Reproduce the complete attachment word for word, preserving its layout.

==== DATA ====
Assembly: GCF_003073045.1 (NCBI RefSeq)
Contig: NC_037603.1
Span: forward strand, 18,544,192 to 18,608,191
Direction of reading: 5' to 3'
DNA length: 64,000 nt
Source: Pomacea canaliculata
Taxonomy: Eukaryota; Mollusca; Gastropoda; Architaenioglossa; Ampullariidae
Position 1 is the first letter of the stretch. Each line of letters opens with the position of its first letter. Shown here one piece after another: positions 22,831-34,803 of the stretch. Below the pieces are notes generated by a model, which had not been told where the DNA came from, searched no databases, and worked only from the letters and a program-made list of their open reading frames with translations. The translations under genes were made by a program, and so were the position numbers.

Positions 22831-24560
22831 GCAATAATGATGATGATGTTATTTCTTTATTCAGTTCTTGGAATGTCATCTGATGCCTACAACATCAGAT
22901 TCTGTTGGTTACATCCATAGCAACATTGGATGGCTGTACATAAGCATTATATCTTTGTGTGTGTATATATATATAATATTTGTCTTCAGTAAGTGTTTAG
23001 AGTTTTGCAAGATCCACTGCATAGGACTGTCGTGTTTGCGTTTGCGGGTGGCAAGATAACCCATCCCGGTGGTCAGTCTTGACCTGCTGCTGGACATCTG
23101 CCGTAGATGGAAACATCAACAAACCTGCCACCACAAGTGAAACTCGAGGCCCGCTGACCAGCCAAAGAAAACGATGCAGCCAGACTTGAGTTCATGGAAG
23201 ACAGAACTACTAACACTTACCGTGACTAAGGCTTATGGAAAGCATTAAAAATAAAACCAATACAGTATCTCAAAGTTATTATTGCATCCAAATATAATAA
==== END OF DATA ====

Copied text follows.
Assembly: GCF_003073045.1 (NCBI RefSeq)
Contig: NC_037603.1
Span: forward strand, 18,544,192 to 18,608,191
Direction of reading: 5' to 3'
DNA length: 64,000 nt
Source: Pomacea canaliculata
Taxonomy: Eukaryota; Mollusca; Gastropoda; Architaenioglossa; Ampullariidae
Position 1 is the first letter of the stretch. Each line of letters opens with the position of its first letter. Shown here one piece after another: positions 22,831-34,803 of the stretch. Below the pieces are notes generated by a model, which had not been told where the DNA came from, searched no databases, and worked only from the letters and a program-made list of their open reading frames with translations. The translations under genes were made by a program, and so were the position numbers.

Positions 22831-24560
22831 GCAATAATGATGATGATGTTATTTCTTTATTCAGTTCTTGGAATGTCATCTGATGCCTACAACATCAGAT
22901 TCTGTTGGTTACATCCATAGCAACATTGGATGGCTGTACATAAGCATTATATCTTTGTGTGTGTATATATATATAATATTTGTCTTCAGTAAGTGTTTAG
23001 AGTTTTGCAAGATCCACTGCATAGGACTGTCGTGTTTGCGTTTGCGGGTGGCAAGATAACCCATCCCGGTGGTCAGTCTTGACCTGCTGCTGGACATCTG
23101 CCGTAGATGGAAACATCAACAAACCTGCCACCACAAGTGAAACTCGAGGCCCGCTGACCAGCCAAAGAAAACGATGCAGCCAGACTTGAGTTCATGGAAG
23201 ACAGAACTACTAACACTTACCGTGACTAAGGCTTATGGAAAGCATTAAAAATAAAACCAATACAGTATCTCAAAGTTATTATTGCATCCAAATATAATAA